The Bulgarian EU Presidency is under immense pressure to move the copyright reform forward. Yet it seems like the country is too timid to defend its own interests. A new campaign kicked off in Sofia to try and change that.
Somewhere far out in the uncharted backwaters of the unfashionable end of the EU lies a small unregarded country—Bulgaria. In 2018 this Member State will not only be known for resonant voices and rampant corruption, but also for its prominent role in the EU copyright reform. While it holds the rotating Presidency of the Council of the EU it is up to the Bulgarian government to propose new compromises and bring the discussion forward in order to reach a common position between Member States.
But the Council is not Bulgaria’s only copyright stronghold at the moment. The reform falls in the competences of the country’s Commissioner Mariya Gabriel, and 10% of the votes in the lead European Parliament committee (Legal Affairs) are to be cast by MEPs from parties currently making up its governing coalition.
The Bulgarian Compromise, a French Affair?
At the end of 2017 the Council negotiations hit somewhat of a stalemate and the Estonian Presidency was forced to give up, unnerved after trying for months to square the circle between the content industry’s bold demands and fundamental rights for users and the public.
Apparently the Bulgarian Presidency decided to kick 2018 off with a fresh approach. They circulated questions on the most controversial articles of the reform among Member States and then seemed to be proposing a new compromise.
Weirdly enough, this proposal seems to be very close to the positions of France, Spain, and Portugal than a honest attempt at balancing between the different challenges Europe faces. Continue reading
MEP Therese Comodini Cachia, the Rapporteur on the Copyright in the Digital Single Market Directive in the European Parliament’s Committee on Legal Affairs (JURI), is currently perhaps the most influential person on copyright policymaking in Brussels. Last week her draft report was officially published. Communia has already praised Ms. Comodini for calling the publishers’ bluff on ancillary copyright and for proposing to really unlock Europe’s research potential by removing the harmful and unworkable restrictions to text and data mining that the European Commission proposed.
Given Ms. Comodini’s deep understanding of the interplay between law, society, and technology, and the shrewd manner in which she solved several legal Gordian Knots in her draft, it comes as a disappointment that we fail to see some forward-looking changes that would really make the European copyright framework fit for the Digital Single Market.
Freedom of Panorama
Some two years ago the European Parliament had its first heated discussion on the question of Freedom of Panorama. A lot has happened since then, including introduction of a new copyright exception in support of Freedom of Panorama in both France (limited) and Belgium (full). Continue reading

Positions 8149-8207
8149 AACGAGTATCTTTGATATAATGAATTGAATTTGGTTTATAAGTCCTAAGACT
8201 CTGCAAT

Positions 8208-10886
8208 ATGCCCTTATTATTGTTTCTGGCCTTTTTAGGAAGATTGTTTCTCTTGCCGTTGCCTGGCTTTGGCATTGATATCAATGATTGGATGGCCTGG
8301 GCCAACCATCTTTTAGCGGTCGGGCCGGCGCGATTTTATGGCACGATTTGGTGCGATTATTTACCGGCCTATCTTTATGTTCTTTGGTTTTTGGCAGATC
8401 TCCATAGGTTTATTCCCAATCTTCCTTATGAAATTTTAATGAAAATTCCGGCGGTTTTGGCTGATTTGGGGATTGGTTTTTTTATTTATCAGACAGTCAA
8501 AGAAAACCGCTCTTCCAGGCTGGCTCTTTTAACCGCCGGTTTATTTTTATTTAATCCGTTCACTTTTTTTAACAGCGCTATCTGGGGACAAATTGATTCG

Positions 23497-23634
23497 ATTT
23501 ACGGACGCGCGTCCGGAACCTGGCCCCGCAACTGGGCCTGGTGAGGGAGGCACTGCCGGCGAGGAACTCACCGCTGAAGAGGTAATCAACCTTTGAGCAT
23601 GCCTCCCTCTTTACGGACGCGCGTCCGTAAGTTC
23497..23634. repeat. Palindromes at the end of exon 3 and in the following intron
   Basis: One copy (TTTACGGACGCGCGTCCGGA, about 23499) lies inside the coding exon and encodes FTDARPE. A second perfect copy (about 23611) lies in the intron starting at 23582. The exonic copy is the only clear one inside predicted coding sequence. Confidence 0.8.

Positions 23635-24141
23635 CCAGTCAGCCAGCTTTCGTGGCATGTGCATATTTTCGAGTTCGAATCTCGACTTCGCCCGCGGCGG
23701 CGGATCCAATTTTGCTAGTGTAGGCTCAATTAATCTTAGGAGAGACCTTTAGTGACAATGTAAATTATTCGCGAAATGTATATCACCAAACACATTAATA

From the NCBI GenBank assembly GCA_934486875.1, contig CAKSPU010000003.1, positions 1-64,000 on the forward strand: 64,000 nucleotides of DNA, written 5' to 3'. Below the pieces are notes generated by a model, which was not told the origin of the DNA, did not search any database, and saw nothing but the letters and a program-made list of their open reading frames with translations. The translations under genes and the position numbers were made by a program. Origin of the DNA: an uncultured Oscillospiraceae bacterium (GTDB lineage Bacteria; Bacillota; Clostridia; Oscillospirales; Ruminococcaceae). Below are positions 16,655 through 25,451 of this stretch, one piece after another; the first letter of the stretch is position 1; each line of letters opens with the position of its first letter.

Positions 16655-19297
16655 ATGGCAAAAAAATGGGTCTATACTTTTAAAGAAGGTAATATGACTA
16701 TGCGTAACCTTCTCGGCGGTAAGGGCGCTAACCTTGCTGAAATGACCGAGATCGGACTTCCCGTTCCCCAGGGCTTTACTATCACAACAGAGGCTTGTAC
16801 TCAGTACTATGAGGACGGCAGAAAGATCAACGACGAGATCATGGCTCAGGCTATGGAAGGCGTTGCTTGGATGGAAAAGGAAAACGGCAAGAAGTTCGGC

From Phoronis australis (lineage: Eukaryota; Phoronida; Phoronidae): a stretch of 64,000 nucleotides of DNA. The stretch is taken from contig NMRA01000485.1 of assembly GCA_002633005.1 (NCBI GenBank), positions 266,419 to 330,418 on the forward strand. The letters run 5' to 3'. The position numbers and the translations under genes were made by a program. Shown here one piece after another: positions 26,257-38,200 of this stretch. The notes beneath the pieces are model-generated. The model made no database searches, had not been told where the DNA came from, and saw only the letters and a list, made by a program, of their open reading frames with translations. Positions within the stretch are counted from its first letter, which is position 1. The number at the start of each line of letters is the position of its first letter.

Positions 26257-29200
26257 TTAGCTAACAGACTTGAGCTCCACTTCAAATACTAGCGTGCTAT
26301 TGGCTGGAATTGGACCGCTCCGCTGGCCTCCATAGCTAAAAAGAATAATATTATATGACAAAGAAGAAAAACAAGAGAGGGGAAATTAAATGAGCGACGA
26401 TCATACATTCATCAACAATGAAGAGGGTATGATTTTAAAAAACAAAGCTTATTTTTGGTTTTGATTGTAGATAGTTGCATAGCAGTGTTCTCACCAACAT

Today we are publishing the fourth in a series of position papers dealing with the various parts of the European Commission’s proposal for a Directive on Copyright in the Digital Single Market (see our papers on the education exception, text and data mining exception, and press publisher’s right). Today’s paper deals with the Commission’s handling of what is commonly known as “Freedom of Panorama”—the legal right to take and share photos, video, and images of architecture, sculptures and other works which are permanently located in a public place (you can download a pdf version of the paper here). From our perspective this issue was not adequately addressed in the Commission’s proposal, and we ask the European Parliament to introduce a broad, EU-wide Freedom of Panorama right that applies to both commercial and noncommercial uses of all works permanently located in public spaces.
Position paper: Copyright Reform to Protect the Rights of Photographers and Painters
Public spaces in our cities and countrysides are a functional part of the commons, the places accessible to all members of society. These belong to the public and are not owned privately. The right to take and re-use pictures of our public spaces is critical for the arts, preservation of culture, and education. It is also highly relevant to freedom of expression. It forms the foundation upon which many European photographers, painters, and visual artists create art and earn a living.
The European Commission ran a consultation on this right, known commonly as “Freedom of Panorama”. The results of the consultation confirm that consumers, institutional users, service providers, professional photographers, and architects believe that making this right mandatory across the EU will have a positive impact on their activities.
In its communication published alongside the EU copyright reform proposal, the European Commission “confirms the relevance of this exception” and “strongly recommends that all Member States implement this exception.” Both Vice-President Ansip and Commissioner Oettinger have since publicly confirmed that there is a majority in the Council for such a mandatory right. Continue reading